2. VioletMoon said on August 16, 2023 at 5:26 pm

    @Ashwin–Thankful you delighted my comment; who knows how many “gamers” would have disagreed!

  3. Karl said on August 17, 2023 at 10:36 pm


    The comments section under this very article (3 comments) is identical to the comments section found under the following article:

    Not sure what the issue is, but have seen this issue under some other articles recently but did not report it back then.

  4. Anonymous said on August 25, 2023 at 11:44 am

    Omg a badge!!!
    Some tangible reward lmao.

    It sucks that redditors are going to love the fuck out of it too.

  5. Scroogled said on August 25, 2023 at 10:57 pm

    With the cloud, there is no such thing as unlimited storage or privacy. Stop relying on these tech scums. Purchase your own hardware and develop your own solutions.

    1. lollmaoeven said on August 27, 2023 at 6:24 am

      This is a certified reddit cringe moment. Hilarious how the article’s author tries to dress it up like it’s anything more than a png for doing the reddit corporation’s moderation work for free (or for bribes from companies and political groups)

  6. El Duderino said on August 25, 2023 at 11:14 pm

    Almost al unlmited services have a real limit.

    And this comment is written on the dropbox article from August 25, 2023.

  7. John G. said on August 26, 2023 at 1:29 am

    First comment > @ilev said on August 4, 2012 at 7:53 pm

    For the God’s sake, fix the comments soon please! :[

  8. Kalmly said on August 26, 2023 at 4:42 pm

    Yes. Please. Fix the comments.

  9. Kim Schmidt said on September 3, 2023 at 3:42 pm

    With Google Chrome, it’s only been 1,500 for some time now.

    Anyone who wants to force me in such a way into buying something that I can get elsewhere for free will certainly never see a single dime from my side. I don’t even know how stupid their marketing department is to impose these limits on users instead of offering a valuable product to the paying faction. But they don’t. Even if you pay, you get something that is also available for free elsewhere.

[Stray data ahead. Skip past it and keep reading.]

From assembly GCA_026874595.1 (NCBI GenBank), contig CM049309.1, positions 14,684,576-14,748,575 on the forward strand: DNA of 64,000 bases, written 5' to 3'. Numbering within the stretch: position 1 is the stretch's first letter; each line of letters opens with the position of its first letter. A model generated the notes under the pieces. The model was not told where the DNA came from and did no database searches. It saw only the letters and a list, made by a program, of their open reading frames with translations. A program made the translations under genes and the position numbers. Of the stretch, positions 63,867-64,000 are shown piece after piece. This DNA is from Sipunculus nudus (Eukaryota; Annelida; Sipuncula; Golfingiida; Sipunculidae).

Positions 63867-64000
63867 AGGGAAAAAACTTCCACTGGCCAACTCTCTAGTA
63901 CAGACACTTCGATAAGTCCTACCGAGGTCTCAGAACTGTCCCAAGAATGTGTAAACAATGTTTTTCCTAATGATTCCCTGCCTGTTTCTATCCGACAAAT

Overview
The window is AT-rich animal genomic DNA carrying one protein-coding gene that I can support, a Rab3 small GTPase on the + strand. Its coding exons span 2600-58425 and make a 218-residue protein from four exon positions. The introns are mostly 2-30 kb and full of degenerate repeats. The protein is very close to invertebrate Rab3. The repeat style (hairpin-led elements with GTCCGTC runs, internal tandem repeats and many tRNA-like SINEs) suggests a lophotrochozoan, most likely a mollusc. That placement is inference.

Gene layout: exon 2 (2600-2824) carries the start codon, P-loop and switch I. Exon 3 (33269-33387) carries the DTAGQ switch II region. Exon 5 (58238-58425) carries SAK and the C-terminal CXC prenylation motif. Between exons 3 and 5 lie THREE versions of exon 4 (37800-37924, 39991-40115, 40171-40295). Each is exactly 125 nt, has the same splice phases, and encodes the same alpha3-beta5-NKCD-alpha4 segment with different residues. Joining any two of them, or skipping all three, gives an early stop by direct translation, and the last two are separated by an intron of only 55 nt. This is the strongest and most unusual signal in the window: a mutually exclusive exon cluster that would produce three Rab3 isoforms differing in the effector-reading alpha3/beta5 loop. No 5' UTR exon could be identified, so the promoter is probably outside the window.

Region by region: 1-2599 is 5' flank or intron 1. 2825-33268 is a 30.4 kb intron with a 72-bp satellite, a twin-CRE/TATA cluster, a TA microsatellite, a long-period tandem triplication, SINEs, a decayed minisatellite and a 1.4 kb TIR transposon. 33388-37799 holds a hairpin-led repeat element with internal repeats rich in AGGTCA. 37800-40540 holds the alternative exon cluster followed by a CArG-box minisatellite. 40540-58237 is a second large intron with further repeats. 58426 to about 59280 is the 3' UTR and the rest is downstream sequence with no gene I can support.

The algorithm has also become less and less savvy in terms of e.g. English/German translations. It used to be that the bot could sort of sense what you were trying to say and put it into different colloquialisms, which was even fun because it was like, “I know what you’re trying to say here, how about…” Now it’s in parts too stupid to translate the simplest sentences correctly, and the suggestions it makes are at times as moronic as those made by Google Translations.

    If this is a deep-learning AI that learns from users’ translations and the phrases they choose most often – which, by the way, is a valuable, moneys worthwhile contribution of every free user to this project: They invest their time and texts, thereby providing the necessary data for the AI to do the thing as nicely as they brag about it in the first place – alas, the more unprofessional users discovered the translator, the worse the language of this deep-learning bot has become, the greater the aggregate of linguistically illiterate users has become, and the worse the language of this deep-learning bot has become, as it now learns the drivel of every Tom, Dick and Harry out there, which is why I now get their Mickey Mouse language as suggestions: the inane language of people who can barely spell the alphabet, it seems.

    And as a thank you for our time and effort in helping them and their AI learn, they’ve lowered the limit from what was once 5,000 to now 1,500…? A big “fuck off” from here for that! Not a brass farthing from me for this attitude and behaviour, not in a hundred years.